A taxpayer sale of a web-based report that allows retailers, shopping centers, and real estate developers to assess the potential success of specific retail brands for a given location was found subject to New York sales tax. The sale of information services, including the services of collecting, compiling or analyzing information and furnishing reports (excluding the furnishing of information which is personal or individual in nature and which is not or may not be substantially incorporated in reports furnished to other persons) is subject to sales tax. Generally, if a common database is used to generate reports, the information sold is taxable even though the reports may be customized to meet the specific needs of customers. In this situation, although the report about a potential tenant for a specific site location may seem to constitute information that is personal or individual in nature, the demographic information delivered by the taxpayer is common data base information that is available to and offered to any other person requesting information about potential tenants (which may include the same tenants that were suggested to the first requestor). Therefore, the charges by the taxpayer to for its reports constitute taxable information services when delivered in New York. For sourcing purposes, it is the point of delivery that determines the imposition of tax. Services are taxed based upon the location to which they are delivered notwithstanding that the service may have been performed elsewhere. The reports delivered to the customer in New York are subject to sales tax regardless of whether the site location that is the subject matter of the report is within or without the state. (TSB-A-09(55)S, New York Commissioner of Taxation and Finance, December 7, 2009)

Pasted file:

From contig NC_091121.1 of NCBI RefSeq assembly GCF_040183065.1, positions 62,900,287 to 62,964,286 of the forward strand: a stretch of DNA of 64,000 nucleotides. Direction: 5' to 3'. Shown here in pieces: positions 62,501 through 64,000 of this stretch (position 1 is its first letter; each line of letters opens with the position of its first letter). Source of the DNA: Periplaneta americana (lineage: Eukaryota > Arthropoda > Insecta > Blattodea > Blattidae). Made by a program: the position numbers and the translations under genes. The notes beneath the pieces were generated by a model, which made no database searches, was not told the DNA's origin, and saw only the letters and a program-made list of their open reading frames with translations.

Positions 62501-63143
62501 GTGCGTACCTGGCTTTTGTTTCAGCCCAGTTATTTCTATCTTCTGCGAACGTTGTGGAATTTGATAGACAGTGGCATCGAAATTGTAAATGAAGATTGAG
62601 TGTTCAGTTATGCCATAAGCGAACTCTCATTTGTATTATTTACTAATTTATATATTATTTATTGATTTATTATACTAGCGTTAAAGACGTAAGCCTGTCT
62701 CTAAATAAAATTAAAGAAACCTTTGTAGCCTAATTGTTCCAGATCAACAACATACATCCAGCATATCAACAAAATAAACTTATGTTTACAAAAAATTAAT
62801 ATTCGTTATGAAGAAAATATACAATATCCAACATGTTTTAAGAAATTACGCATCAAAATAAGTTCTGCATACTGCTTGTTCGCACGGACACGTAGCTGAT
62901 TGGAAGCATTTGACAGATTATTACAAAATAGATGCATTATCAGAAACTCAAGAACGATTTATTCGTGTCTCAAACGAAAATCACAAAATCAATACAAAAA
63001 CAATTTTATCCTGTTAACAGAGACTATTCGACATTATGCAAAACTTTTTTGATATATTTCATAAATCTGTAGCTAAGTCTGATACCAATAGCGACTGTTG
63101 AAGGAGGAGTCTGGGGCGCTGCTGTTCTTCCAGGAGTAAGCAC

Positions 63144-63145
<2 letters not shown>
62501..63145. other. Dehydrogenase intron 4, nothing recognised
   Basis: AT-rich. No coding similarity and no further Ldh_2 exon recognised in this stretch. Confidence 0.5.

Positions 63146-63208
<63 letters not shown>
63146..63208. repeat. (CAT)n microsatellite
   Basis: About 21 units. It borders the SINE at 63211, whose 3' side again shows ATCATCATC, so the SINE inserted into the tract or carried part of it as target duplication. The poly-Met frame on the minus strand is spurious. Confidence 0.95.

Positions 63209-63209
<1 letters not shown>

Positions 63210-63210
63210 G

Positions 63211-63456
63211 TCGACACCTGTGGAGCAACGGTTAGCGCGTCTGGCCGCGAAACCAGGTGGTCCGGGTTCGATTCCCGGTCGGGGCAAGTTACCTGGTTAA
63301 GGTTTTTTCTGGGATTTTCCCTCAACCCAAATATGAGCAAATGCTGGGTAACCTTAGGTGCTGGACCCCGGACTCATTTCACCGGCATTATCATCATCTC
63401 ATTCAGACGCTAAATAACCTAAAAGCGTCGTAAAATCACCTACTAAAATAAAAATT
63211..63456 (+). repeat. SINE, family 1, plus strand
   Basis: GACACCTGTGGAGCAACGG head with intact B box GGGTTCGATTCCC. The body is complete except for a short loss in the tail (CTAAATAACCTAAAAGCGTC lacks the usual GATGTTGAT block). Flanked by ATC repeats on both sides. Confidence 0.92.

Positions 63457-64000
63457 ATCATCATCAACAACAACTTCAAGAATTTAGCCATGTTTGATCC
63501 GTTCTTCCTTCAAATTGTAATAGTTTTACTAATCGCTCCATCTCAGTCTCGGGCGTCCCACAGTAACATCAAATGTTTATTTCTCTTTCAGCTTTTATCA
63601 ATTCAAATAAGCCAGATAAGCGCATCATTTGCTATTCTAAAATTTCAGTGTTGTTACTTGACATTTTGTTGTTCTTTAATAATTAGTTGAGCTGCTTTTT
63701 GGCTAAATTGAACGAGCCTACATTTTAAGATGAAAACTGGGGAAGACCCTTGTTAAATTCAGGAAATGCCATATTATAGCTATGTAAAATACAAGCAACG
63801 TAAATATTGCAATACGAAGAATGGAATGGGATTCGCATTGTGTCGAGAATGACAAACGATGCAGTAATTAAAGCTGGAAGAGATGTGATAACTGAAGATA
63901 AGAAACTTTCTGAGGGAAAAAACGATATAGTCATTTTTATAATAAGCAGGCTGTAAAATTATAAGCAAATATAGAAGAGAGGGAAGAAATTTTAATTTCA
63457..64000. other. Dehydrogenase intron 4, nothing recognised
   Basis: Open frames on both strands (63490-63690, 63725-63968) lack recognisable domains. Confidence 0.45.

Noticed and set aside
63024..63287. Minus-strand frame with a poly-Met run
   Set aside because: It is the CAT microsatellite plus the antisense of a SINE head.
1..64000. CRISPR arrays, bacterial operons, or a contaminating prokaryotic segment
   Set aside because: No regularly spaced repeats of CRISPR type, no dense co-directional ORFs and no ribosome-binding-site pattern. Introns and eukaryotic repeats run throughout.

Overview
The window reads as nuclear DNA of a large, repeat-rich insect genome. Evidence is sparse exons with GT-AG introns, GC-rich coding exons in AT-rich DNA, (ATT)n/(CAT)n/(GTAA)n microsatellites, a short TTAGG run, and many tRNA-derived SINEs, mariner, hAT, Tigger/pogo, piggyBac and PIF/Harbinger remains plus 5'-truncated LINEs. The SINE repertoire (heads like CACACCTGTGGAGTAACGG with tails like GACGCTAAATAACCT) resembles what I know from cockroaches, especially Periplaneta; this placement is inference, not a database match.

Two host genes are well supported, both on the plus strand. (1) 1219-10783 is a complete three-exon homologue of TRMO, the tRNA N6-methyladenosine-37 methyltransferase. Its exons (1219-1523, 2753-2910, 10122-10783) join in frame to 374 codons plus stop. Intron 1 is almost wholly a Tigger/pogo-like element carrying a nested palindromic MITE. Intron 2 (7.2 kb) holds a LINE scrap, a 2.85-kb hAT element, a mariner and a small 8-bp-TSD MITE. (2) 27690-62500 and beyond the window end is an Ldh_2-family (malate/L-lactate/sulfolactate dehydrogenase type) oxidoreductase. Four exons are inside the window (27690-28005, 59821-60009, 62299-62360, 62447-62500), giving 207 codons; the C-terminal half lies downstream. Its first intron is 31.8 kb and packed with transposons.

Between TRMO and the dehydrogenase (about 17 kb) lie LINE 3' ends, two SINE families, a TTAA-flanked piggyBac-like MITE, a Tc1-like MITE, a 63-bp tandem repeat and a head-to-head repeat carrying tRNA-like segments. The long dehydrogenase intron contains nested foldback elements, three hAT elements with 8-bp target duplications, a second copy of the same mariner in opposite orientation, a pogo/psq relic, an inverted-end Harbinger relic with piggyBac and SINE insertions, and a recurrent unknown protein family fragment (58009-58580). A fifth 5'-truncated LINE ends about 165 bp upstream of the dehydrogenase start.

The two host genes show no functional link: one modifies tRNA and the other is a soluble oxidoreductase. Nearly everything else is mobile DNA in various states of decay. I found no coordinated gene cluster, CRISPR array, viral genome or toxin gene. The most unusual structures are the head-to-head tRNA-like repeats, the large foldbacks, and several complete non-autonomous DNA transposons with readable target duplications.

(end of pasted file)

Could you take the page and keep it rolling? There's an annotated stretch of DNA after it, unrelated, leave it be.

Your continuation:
A taxpayer’s service of providing check verification, under which the taxpayer provides a recommendation to a merchant to either accept or reject a customer’s check in payment for goods or services, was not subject to New York sales tax as an information service. The taxpayer provided its clients with advice as whether or not to accept a customer’s checks by using sophisticated analysis techniques and built in-house risk scoring systems. Taxable information services include collecting, compiling or analyzing information of any kind and furnishing reports thereof to other persons. Thus, the taxpayer’s service was not considered an information service. Even if it was considered an information service, receipts from those services would not be taxable because the information was personal and individual in nature and could not be substantially incorporated in reports furnished to other persons (Telecheck Services, Inc., New York Division of Tax Appeals, Administrative Law Judge Unit, DTA No. 822275, November 5 ,2009).